San Diego

San Diego City Council Approves Short-Term Vacation Rental Regulations

Opponents complain the rentals take away affordable housing while others champion the opportunity they provide to homeowners

After a marathon hearing, the San Diego City Council approved strict regulations Monday on who can operate a short-term rental within city limits. One of the nation's largest STVR companies warns the industry "will be forced underground" by the council's actions. 

The council voted 6-3 to approve Mayor Kevin Faulconer's proposal with two important amendments made by Councilmembers Barbara Bry and Lorie Zapf. Under the plan, residents may be issued a license to operate a short-term rental for their primary residence and one additional license for a dwelling unit on the same parcel as the host's primary residence. 

This would end the practice of out-of-town property owners using the short-term rental industry to profit from homes in San Diego. 

One of the councilmembers who voted against the plan, Chris Cate, said he was deeply disappointed. 

"The Council chose a path that is not only unenforceable and subject to legal challenge, but would drive the activity underground, resulting in the loss in millions of dollars in revenue that funds public safety officers and the repairing of city streets,” Cate said.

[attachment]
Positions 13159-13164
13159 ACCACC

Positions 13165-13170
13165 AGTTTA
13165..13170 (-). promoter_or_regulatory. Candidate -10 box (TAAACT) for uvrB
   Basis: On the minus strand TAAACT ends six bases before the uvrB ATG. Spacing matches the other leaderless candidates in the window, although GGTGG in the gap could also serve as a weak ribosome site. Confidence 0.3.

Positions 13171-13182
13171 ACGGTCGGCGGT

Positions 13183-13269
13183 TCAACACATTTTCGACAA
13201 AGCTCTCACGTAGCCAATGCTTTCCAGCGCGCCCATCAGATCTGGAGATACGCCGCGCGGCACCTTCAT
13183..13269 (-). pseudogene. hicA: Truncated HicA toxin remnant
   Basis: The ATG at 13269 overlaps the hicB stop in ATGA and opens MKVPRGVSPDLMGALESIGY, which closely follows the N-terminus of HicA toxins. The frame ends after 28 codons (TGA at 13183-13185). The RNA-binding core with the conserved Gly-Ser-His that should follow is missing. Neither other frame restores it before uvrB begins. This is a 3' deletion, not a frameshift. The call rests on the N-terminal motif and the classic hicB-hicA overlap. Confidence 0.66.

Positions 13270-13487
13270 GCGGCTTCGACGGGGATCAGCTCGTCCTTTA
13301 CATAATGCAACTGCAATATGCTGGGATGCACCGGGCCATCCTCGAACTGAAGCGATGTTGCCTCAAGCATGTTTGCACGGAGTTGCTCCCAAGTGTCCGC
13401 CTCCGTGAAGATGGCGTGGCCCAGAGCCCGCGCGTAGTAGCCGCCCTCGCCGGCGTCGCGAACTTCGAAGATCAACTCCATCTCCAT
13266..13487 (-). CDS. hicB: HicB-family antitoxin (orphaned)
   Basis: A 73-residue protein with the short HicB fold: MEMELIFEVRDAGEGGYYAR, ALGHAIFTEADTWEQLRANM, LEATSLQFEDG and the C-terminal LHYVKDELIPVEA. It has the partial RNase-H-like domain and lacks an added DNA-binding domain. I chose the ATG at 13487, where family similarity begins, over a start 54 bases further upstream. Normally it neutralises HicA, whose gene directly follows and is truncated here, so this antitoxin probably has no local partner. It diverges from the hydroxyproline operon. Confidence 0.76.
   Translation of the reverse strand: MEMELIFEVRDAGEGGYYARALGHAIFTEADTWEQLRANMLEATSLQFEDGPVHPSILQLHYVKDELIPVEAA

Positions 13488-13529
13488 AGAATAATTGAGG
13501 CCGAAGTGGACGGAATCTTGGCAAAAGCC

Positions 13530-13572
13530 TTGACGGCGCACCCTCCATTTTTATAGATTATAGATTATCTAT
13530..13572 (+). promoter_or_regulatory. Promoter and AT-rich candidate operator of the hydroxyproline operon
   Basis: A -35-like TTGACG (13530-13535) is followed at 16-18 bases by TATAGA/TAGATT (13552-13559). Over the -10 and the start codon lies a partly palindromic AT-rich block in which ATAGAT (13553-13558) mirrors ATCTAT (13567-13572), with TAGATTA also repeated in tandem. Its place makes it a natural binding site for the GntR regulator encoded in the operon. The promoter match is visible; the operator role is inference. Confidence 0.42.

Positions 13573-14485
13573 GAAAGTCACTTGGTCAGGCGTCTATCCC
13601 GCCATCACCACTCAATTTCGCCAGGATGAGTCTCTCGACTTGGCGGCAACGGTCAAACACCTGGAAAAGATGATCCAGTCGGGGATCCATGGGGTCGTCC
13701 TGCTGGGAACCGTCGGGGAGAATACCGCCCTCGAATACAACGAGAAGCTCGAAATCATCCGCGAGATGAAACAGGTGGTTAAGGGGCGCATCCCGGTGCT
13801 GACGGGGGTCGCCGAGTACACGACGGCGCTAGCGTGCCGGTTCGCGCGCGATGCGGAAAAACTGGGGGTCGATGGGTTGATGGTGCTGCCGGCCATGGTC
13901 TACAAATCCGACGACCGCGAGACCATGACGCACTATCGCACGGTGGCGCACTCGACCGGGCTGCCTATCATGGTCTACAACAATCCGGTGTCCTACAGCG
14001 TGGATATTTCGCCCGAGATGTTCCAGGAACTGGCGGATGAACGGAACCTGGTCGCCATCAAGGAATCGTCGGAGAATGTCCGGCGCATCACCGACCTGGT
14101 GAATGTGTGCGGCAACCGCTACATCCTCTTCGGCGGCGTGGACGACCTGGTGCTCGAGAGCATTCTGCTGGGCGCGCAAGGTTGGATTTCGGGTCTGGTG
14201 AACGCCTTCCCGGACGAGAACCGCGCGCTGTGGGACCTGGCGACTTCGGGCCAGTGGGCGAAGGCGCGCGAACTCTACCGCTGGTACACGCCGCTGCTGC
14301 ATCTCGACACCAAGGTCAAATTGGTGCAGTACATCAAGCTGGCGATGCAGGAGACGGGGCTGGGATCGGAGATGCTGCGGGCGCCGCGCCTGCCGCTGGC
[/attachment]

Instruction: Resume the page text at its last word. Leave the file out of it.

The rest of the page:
Zapf maintains she was not elected to represent out of town investors.

“I believe the solution is a simple one. To not allow out of town investors to buy our neighborhoods, to buy our communities,” Zapf said.

NBC 7 reached out to Airbnb to get the company's reaction to the vote.  Here is their statement through a spokesperson: 

“Today’s vote by the San Diego City Council is an affront to thousands of responsible, hard-working San Diegans and will result in millions of dollars in lost tax revenue for the City. San Diego has been a vacation rental destination for nearly 100 years and today’s vote all but ensures activity will be forced underground and guests will choose alternative destinations, taking tourism dollars out of the community. We hope to work with the City Council in coming months to find better solutions for San Diego.”

Earlier, the council rejected the plan proposed by Mayor Kevin Faulconer with a 3 to 6 vote. Councilmembers Mark Kersey, Chris Cate and Scott Sherman voted in favor of the mayor’s proposal.

After the final vote, the mayor's office released the following statement: 

"I introduced my compromise proposal to help the City Council find enough common ground so they could pass comprehensive short-term rental laws, and with the additional amendments made today we’ve finally achieved that goal,” Mayor Faulconer said. “As I’ve said repeatedly, the most important thing is that we have an established set of rules that protects neighborhood quality of life through increased oversight and enforcement."

The approved regulations require operators to register with the city, secure a Transient Occupancy Tax (TOT) certificate, obtain a Neighborhood Use Permit for dwelling with four or more bedrooms and comply with Good Neighbor policy, including posting local contact information on the property being rented.